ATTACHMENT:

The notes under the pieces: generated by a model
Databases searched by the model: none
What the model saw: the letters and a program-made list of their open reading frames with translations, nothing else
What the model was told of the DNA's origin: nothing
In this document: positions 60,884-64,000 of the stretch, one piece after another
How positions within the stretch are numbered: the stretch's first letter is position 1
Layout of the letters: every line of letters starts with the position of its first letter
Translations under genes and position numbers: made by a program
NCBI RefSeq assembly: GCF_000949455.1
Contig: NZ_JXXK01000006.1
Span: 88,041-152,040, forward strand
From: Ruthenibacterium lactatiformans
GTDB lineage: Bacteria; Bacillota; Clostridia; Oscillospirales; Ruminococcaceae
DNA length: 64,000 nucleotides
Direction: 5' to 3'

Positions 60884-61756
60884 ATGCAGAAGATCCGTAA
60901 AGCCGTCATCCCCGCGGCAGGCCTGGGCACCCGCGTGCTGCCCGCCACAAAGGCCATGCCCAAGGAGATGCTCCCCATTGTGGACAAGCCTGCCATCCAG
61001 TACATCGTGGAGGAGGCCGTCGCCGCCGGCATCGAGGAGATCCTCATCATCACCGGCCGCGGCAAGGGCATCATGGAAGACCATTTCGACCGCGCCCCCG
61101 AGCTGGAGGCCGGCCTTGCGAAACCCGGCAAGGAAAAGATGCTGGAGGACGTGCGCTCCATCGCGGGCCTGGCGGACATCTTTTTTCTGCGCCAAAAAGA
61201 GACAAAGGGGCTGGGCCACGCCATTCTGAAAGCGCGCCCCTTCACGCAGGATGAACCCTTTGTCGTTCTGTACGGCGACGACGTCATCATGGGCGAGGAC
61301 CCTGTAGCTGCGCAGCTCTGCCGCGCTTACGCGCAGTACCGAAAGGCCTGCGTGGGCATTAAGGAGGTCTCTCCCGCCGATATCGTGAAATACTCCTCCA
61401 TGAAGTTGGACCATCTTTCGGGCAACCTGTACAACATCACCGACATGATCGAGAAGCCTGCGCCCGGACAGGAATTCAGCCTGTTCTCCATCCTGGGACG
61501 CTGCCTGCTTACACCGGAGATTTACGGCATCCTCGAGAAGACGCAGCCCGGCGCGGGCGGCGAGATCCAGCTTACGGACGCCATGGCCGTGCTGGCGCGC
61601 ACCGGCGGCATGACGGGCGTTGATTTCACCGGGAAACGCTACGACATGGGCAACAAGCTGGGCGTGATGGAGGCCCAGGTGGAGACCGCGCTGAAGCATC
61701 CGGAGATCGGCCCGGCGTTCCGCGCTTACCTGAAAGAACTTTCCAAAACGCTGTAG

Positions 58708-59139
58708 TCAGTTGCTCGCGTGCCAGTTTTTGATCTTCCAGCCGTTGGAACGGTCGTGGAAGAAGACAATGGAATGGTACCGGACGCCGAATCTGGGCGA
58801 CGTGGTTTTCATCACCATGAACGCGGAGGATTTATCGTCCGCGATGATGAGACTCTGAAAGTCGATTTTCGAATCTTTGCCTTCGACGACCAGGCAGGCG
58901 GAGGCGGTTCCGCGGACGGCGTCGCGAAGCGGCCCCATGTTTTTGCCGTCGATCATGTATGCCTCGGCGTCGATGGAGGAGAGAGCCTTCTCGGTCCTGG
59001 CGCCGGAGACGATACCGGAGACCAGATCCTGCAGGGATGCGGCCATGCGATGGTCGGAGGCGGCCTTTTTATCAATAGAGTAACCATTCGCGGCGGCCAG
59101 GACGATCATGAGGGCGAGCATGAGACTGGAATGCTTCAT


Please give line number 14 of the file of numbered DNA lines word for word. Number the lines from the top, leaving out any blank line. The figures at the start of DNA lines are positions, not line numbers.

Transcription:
DNA length: 64,000 nucleotides